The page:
More than 80 percent of my home country, Armenia’s 1,440-kilometer border, is closed today. In the west, there are barbed wires on the border with Turkey, and in the east, there is a dense military infrastructure in addition to deadly trenches on the border with Azerbaijan.
“- Wind of the mountains, where do you come from?
And where are you in a hurry?
Anxious and sad –
Wind of my mountains!“
An excerpt from the famous Armenian song. In this song, a descendant of the Medz Yeghern – the Armenian Genocide survivors, talks to the restless wind.
“- I come from far away
Ruined from your homeland,
That I will take your longing to those mountains
Which you left on the other side of the river,”
the wind answers.
Almost every third Armenian living in the country today is a descendant of a genocide survivor. And the number of people living in the Armenian diaspora is nearly three times greater than the number of people living in the homeland.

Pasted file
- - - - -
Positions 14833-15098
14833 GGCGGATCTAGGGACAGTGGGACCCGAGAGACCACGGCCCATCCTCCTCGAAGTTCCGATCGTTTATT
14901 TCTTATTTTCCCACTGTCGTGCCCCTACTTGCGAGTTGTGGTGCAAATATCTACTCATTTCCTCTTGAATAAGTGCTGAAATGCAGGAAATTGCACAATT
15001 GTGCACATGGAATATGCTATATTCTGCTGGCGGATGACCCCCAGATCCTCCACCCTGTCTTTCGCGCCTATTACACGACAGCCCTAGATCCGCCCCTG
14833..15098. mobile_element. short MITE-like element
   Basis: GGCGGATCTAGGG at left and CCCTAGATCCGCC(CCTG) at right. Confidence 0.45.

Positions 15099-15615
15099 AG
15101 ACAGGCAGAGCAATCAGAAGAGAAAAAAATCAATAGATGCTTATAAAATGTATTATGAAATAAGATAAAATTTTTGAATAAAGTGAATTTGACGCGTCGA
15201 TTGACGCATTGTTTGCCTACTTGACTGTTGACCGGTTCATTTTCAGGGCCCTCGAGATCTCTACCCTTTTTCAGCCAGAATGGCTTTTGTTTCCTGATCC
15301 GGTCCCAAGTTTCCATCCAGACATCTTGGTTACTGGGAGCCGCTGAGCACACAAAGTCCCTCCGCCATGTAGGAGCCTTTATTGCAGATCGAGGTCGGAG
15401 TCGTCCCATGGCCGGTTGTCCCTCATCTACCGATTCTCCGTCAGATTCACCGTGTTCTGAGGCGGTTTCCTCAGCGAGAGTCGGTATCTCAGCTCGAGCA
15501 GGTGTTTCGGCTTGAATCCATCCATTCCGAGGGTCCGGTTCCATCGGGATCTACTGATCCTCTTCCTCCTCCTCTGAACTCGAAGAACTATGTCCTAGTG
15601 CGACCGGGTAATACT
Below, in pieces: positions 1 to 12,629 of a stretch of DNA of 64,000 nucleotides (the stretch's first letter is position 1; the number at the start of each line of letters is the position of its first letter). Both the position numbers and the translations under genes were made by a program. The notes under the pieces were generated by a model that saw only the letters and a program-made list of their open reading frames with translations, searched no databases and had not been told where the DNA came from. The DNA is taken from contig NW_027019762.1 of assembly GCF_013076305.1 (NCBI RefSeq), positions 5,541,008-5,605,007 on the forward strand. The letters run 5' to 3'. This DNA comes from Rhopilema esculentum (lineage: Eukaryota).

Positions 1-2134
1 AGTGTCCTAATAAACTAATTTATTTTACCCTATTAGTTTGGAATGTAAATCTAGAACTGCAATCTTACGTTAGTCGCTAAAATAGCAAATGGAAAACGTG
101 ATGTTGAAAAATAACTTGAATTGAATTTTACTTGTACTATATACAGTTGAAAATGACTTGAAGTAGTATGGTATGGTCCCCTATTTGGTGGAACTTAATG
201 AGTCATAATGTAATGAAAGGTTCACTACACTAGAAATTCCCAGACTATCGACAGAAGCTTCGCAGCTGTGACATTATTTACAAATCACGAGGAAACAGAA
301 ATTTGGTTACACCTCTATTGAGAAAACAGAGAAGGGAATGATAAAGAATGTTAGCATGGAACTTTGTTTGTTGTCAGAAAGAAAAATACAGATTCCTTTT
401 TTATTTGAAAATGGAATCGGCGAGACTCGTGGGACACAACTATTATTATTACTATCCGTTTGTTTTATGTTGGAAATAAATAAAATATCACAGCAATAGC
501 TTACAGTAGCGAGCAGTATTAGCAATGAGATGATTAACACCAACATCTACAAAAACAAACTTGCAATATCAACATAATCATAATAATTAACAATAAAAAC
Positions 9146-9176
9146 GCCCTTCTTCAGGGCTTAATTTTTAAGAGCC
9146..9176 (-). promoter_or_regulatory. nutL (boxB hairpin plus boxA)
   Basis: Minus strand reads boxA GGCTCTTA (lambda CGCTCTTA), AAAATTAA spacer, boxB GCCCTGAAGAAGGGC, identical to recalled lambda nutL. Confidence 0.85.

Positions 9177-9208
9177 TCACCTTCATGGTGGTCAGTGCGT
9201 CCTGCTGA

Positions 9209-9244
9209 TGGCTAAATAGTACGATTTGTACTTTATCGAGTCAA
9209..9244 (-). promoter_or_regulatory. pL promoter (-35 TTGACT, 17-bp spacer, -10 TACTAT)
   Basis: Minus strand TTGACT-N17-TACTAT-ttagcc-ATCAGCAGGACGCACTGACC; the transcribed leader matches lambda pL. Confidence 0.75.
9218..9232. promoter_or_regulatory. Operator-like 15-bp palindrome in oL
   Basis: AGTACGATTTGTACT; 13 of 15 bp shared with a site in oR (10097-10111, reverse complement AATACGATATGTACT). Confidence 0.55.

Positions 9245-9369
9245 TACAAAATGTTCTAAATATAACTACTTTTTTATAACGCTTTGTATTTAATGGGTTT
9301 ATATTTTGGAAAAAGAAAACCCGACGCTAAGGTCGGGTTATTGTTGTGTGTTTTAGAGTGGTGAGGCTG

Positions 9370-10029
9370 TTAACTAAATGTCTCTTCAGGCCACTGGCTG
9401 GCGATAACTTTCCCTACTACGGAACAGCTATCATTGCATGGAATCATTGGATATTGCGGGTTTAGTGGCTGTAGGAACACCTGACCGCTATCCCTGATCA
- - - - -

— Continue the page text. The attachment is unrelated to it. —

In 387 AD, the Armenian people were, for the first time, divided between two regional powers, Rome and Persia. After that, there were the Dark Middle Ages. Then, at the beginning of the bright twentieth century, Armenia was again divided between two empires, Russia and Turkey. And one of them, Turkey, reasoned that in WWI, “its” Armenians supported its opponent, the Entente, which was the alliance of Russia, France, and the UK, displaced and destroyed almost the entire Armenian population of the empire. 1.5 million people were killed, and almost as many were deported and deprived of their homes, property, and from their cultural heritage. The Genocide started 108 years ago – in April 1915.